Human Perception and Performance
1985, Vol. I I , No. 5. 640-649
Copyright 1985 by Ihe Am
=an Psychological Association, Inc.
Judging the Relatedness of Variables: The
Psychophysics of Covariation Detection
David M. Lane, Craig A. Anderson, and Kathryn L. Kellam
Previous research on how people judge the relation between continuous variables has indicated that judgments of scatterplots are curvilinearly related to Pearson 's correlation coefficient. In this article, we argue that because Pearson 's correlation is composed of three distinct components (slope, error variance, and variance of
A") it is better to look at judgments as a function of these components rather than as a function of Pearson 's correlation. These three components of Pearson 's correlation and presentation format (graphical and tabular) were manipulated factorially in three experiments. The first two experiments used naive subjects, and the third experiment used expert subjects. The major conclusions were (a) scatterplots with the same value of Pearson 's correlation are judged to possess different degrees of relation if the correlations are based on different combinations of the three components; (b) with Pearson 's correlation held constant, the error variance is the most important component; and (c) graphical formats lead to higher judgments of relatedness than do tabular formats, with this effect being larger for naive than for expert observers. It was also concluded that attempts to determine the psychophysical function between Pearson 's correlation and judgments of relatedness are of questionable value.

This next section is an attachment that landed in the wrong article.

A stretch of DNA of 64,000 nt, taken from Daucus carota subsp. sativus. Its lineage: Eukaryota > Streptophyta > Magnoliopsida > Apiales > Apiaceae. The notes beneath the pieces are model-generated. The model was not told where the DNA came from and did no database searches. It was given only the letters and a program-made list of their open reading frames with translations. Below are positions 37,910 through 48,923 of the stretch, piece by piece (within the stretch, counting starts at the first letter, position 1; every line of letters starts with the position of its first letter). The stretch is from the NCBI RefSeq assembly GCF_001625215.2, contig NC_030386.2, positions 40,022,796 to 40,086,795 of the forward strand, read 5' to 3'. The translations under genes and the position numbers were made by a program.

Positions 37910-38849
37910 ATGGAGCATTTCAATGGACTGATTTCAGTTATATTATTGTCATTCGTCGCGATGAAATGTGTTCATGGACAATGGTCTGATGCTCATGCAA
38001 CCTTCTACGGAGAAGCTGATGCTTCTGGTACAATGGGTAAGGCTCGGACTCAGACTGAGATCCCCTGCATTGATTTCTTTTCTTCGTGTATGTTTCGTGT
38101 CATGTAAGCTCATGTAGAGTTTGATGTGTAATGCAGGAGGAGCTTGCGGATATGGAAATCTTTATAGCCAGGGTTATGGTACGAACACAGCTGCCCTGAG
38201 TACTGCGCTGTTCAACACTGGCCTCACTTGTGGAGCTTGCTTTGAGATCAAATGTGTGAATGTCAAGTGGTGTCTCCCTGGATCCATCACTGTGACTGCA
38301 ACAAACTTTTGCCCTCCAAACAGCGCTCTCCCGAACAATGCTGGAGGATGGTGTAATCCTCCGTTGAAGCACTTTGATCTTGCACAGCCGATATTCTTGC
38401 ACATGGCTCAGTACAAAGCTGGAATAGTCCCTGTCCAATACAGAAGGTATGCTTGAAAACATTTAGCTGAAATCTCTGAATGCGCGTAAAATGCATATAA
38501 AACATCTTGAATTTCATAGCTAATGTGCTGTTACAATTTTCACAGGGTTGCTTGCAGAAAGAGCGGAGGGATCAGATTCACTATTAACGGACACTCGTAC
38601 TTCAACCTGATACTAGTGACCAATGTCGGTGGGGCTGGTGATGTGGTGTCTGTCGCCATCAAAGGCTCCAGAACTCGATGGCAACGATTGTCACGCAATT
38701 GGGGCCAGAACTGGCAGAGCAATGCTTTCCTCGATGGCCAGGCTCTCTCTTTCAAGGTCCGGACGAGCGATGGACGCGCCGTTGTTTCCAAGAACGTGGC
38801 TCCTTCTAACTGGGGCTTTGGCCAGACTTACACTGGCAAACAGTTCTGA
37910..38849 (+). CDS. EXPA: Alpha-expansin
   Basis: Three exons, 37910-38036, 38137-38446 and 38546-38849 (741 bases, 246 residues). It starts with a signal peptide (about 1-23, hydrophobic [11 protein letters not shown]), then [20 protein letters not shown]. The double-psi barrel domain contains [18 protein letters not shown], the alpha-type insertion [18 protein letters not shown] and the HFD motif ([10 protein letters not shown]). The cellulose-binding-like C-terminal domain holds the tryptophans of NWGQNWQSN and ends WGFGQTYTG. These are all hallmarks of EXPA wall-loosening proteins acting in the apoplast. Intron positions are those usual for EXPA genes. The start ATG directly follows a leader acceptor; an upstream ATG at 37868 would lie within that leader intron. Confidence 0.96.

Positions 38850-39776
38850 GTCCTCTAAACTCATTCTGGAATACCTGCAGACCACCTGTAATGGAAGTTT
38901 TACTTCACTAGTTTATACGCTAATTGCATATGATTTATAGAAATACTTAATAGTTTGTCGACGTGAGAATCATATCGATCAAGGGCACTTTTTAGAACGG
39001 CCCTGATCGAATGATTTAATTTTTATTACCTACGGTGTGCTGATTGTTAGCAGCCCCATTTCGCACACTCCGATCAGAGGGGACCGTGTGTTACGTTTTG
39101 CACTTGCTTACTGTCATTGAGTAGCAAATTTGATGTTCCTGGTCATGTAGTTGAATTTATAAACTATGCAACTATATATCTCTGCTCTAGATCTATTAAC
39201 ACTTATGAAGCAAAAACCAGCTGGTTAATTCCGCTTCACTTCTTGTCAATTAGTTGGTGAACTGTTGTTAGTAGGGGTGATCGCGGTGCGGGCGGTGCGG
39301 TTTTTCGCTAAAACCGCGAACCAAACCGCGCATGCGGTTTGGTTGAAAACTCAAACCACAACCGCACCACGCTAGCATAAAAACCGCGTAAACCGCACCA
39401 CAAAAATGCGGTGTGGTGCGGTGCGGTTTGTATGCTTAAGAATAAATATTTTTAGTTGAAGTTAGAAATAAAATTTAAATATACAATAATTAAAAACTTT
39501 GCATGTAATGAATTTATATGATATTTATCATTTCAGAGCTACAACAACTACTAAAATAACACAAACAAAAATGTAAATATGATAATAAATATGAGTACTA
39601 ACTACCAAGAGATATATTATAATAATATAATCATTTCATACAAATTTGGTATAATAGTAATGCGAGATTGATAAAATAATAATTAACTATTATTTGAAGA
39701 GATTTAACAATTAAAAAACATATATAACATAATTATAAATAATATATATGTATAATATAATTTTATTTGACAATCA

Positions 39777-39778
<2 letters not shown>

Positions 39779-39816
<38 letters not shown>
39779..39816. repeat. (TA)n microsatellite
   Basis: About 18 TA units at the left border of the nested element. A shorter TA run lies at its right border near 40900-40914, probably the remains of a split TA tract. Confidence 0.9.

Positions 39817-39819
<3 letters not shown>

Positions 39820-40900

Although judgments of covariation between dichotomous variables have been studied extensively (see Arkes & Harkness, 1983, for a review), much less attention has been directed toward judgments of covariation between continuous variables. Central to understanding how judgments of the relation between variables are
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